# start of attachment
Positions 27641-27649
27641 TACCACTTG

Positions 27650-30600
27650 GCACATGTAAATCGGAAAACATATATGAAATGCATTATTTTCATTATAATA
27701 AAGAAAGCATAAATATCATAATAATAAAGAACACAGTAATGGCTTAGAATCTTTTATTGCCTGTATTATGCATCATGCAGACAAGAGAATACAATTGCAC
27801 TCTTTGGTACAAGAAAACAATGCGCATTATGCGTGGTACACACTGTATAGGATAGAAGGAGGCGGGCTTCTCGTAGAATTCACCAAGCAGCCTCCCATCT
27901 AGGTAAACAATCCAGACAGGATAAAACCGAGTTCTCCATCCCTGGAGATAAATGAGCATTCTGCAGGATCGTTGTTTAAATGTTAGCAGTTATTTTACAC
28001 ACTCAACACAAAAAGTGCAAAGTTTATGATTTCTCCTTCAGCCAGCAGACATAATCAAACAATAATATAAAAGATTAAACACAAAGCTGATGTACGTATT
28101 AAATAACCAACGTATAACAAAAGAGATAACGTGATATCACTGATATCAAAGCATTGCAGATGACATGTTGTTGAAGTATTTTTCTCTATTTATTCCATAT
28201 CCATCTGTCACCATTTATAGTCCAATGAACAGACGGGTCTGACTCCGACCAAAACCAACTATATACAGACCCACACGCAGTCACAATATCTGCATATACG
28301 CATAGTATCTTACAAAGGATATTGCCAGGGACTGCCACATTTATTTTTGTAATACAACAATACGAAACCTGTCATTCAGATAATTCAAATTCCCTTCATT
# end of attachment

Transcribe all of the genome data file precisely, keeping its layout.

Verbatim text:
Positions 27641-27649
27641 TACCACTTG

Positions 27650-30600
27650 GCACATGTAAATCGGAAAACATATATGAAATGCATTATTTTCATTATAATA
27701 AAGAAAGCATAAATATCATAATAATAAAGAACACAGTAATGGCTTAGAATCTTTTATTGCCTGTATTATGCATCATGCAGACAAGAGAATACAATTGCAC
27801 TCTTTGGTACAAGAAAACAATGCGCATTATGCGTGGTACACACTGTATAGGATAGAAGGAGGCGGGCTTCTCGTAGAATTCACCAAGCAGCCTCCCATCT
27901 AGGTAAACAATCCAGACAGGATAAAACCGAGTTCTCCATCCCTGGAGATAAATGAGCATTCTGCAGGATCGTTGTTTAAATGTTAGCAGTTATTTTACAC
28001 ACTCAACACAAAAAGTGCAAAGTTTATGATTTCTCCTTCAGCCAGCAGACATAATCAAACAATAATATAAAAGATTAAACACAAAGCTGATGTACGTATT
28101 AAATAACCAACGTATAACAAAAGAGATAACGTGATATCACTGATATCAAAGCATTGCAGATGACATGTTGTTGAAGTATTTTTCTCTATTTATTCCATAT
28201 CCATCTGTCACCATTTATAGTCCAATGAACAGACGGGTCTGACTCCGACCAAAACCAACTATATACAGACCCACACGCAGTCACAATATCTGCATATACG
28301 CATAGTATCTTACAAAGGATATTGCCAGGGACTGCCACATTTATTTTTGTAATACAACAATACGAAACCTGTCATTCAGATAATTCAAATTCCCTTCATT